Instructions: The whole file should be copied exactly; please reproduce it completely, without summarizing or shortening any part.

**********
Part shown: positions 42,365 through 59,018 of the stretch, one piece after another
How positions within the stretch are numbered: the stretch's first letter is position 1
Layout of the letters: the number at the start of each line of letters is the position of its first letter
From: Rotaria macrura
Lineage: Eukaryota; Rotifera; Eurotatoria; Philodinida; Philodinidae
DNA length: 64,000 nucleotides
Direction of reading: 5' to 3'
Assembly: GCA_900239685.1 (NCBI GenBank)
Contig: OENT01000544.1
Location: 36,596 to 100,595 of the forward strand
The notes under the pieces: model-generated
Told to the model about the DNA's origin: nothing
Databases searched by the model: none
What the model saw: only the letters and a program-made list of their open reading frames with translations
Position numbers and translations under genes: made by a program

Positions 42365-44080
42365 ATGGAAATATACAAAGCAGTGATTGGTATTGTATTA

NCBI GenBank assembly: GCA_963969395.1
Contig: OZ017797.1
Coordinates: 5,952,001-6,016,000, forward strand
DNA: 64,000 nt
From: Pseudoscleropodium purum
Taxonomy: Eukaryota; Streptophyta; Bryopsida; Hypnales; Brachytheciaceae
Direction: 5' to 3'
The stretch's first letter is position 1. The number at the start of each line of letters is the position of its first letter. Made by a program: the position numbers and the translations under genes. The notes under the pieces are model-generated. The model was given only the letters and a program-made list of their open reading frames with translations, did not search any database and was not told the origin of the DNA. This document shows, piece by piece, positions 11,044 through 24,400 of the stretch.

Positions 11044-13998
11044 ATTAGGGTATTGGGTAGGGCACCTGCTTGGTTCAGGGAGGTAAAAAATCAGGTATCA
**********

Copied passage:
Part shown: positions 42,365 through 59,018 of the stretch, one piece after another
How positions within the stretch are numbered: the stretch's first letter is position 1
Layout of the letters: the number at the start of each line of letters is the position of its first letter
From: Rotaria macrura
Lineage: Eukaryota; Rotifera; Eurotatoria; Philodinida; Philodinidae
DNA length: 64,000 nucleotides
Direction of reading: 5' to 3'
Assembly: GCA_900239685.1 (NCBI GenBank)
Contig: OENT01000544.1
Location: 36,596 to 100,595 of the forward strand
The notes under the pieces: model-generated
Told to the model about the DNA's origin: nothing
Databases searched by the model: none
What the model saw: only the letters and a program-made list of their open reading frames with translations
Position numbers and translations under genes: made by a program

Positions 42365-44080
42365 ATGGAAATATACAAAGCAGTGATTGGTATTGTATTA

NCBI GenBank assembly: GCA_963969395.1
Contig: OZ017797.1
Coordinates: 5,952,001-6,016,000, forward strand
DNA: 64,000 nt
From: Pseudoscleropodium purum
Taxonomy: Eukaryota; Streptophyta; Bryopsida; Hypnales; Brachytheciaceae
Direction: 5' to 3'
The stretch's first letter is position 1. The number at the start of each line of letters is the position of its first letter. Made by a program: the position numbers and the translations under genes. The notes under the pieces are model-generated. The model was given only the letters and a program-made list of their open reading frames with translations, did not search any database and was not told the origin of the DNA. This document shows, piece by piece, positions 11,044 through 24,400 of the stretch.

Positions 11044-13998
11044 ATTAGGGTATTGGGTAGGGCACCTGCTTGGTTCAGGGAGGTAAAAAATCAGGTATCA